"I have a mind like a steel... uh... thingy." Patrick Logan's weblog.

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Wednesday, May 11, 2005

Jython Integers

Moving Python and other dynamic languages to the popular rigid virtual machines should preserve Python behavior while providing access to the host language and platform capabilities.

When I used Jython a couple years ago I guess I did not stress this behavior. And so today I am a bit surprised to see the following in Jython 2.1...

>>> java.lang.Integer.MAX_VALUE
>>> n = java.lang.Integer.MAX_VALUE
>>> n
>>> n.__class__

>>> n + 1
Traceback (innermost last):
  File "", line 1, in ?
OverflowError: integer addition: 2147483647 + 1

It is a correct behavior. Try evaluating "sys.maxint + 1" on CPython 2.1...

If you do "sys.maxint + 1L", (note "L") it works both on CPython 2.1 and Jython 2.1.

End Comments

OK. So the goal becomes getting Jython up to 2.4 or at least the version past CPython 2.1 where both sys.maxint + 1L and sys.maxint + 1 do the (same) right thing.


The Age of the Dynamic

Update: It looks like IronPython could become a preferred approach to programming Avalon.

I define a new type in python, with *no properties*. I then dynamically assign anything to the objects with the name "name" and "value"... everything else is Avalon + Python goodness... oh yeah!
What's that buzz I hear?

End Update

Dynamic languages continue their dance with the Big Boyz.

All in due time. All in due time.

Information Overlord?

Philip Greenspun on Longhorn and file systems in general...

The average household user of a personal computer doesn't need anything with many more features than the Palm OS or Microsoft Outlook and probably has far fewer megabytes of documents than he or she has of archived email.
Information overlord?

Empirical Evidence And Analytical Reasoning

Bob Martin writes about the interplay of test-driven development and analytical reasoning.

Techniques such as TDD are valuable empirical techniques that can create the dots; but you need reasoned analysis to connect those dots. A suite of tests shows you that a program behaves as expected for discrete situations. Analytical reasoning tells you how you can generalize those situations.


On the Ajaxian blog...

Google is the science fair of Ajax.

Live Action

James Roberston...

The nice thing is that I could experiment on live data in a running application. Here's a screenshot of the resulting inspector...

Tuesday, May 10, 2005

Navigation in Avalon

Ed Kaim writes about Avalon...

If you look at how the Web works, it's a "Web" because of the way you can hop from one site to another and criss-cross your way from anywhere to anywhere else. The integration isn't complex--it's basically HREFs, POSTs, and GETs. What these enable, however, is a way to write large systems to address business needs in such a way that they are really a set of smaller building block applications that can be glued together (often dynamically).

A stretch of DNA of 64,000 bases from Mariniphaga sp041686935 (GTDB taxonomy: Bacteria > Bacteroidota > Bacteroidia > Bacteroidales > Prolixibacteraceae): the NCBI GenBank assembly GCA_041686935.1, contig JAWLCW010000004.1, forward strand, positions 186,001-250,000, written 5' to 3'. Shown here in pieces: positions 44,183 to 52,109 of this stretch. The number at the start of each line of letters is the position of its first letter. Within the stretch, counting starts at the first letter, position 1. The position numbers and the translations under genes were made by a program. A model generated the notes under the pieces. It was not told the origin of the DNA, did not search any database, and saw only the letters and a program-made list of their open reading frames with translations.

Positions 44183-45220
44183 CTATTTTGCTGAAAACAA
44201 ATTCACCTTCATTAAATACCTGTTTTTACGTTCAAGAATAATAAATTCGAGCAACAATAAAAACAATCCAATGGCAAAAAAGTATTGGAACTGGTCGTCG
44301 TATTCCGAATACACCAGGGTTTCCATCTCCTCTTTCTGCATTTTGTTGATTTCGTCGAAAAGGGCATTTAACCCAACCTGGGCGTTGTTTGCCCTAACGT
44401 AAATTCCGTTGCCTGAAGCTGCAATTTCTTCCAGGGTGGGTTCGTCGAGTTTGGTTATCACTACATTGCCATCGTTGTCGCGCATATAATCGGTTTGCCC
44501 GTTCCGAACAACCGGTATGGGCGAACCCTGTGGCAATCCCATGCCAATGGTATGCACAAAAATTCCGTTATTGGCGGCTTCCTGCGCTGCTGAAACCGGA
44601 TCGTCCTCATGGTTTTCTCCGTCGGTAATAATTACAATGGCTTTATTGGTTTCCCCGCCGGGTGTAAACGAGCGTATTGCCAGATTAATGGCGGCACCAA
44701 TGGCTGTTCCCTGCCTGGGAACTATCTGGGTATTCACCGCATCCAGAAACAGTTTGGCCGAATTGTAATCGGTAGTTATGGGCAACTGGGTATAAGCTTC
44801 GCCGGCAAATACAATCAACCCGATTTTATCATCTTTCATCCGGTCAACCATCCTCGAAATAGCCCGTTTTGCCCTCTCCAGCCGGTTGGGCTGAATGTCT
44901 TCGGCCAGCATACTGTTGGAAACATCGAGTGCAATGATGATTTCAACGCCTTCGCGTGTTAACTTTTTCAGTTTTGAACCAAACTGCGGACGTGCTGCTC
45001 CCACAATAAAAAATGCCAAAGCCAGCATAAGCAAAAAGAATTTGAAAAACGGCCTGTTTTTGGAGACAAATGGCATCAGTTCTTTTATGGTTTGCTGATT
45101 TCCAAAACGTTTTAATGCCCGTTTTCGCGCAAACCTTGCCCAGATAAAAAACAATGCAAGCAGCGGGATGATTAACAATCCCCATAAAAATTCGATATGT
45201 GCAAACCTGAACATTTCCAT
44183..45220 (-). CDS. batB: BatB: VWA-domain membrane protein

In contrast, Windows client programming today (Win32, .NET, J2SE, whatever) has a programming model that is much less conducive to integration... While there are tons of sexy features coming in Avalon, my money is on navigation as the single most important feature.

Monday, May 09, 2005

Greasemonkey and the Treaty of Orlando

Babak Nivi suggests...

Greasemonkey is to websites what inheritance is to objects in object-oriented programming.
But of course this is not correct. 8^)

As per Henry Liberman, this is clearly a delegation-based approach using web sites as prototypes.

(via Sam Ruby)

Impeachment Time

Greg Palast, former columnist for Britain's Guardian papers, author of the New York Times bestseller, The Best Democracy Money Can Buy, writes...

Now sharp readers may note they didn't see this memo, in fact, printed in the New York Times. It wasn't. Rather, it was splashed across the front pages of the Times of LONDON on Monday.

But in the US, barely a word. The New York Times covers this hard evidence of Bush's fabrication of a casus belli as some "British" elections story. Apparently, our President's fraud isn't "news fit to print."

The Republicans impeached Bill Clinton over his cigar and Monica's affections. And the US media could print nothing else.

Now, we have the stone, cold evidence of bending intelligence to sell us on death by the thousands, and neither a Republican Congress nor what is laughably called US journalism thought it worth a second look.

My friend Daniel Ellsberg once said that what's good about the American people is that you have to lie to them. What's bad about Americans is that it's so easy to do.

Sunday, May 08, 2005

Trouble Ahead

...or below, depending on the metaphor.

Warren Buffett and Charles Munger, via Philip Greenspun...

Some people seem to think there's no trouble... just because it hasn't happened yet. If you jump out the window at the 42nd floor and you're still doing fine as you pass the 27th floor, that doesn't mean you don't have a serious problem.

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About Me

Portland, Oregon, United States
I'm usually writing from my favorite location on the planet, the pacific northwest of the u.s. I write for myself only and unless otherwise specified my posts here should not be taken as representing an official position of my employer. Contact me at my gee mail account, username patrickdlogan.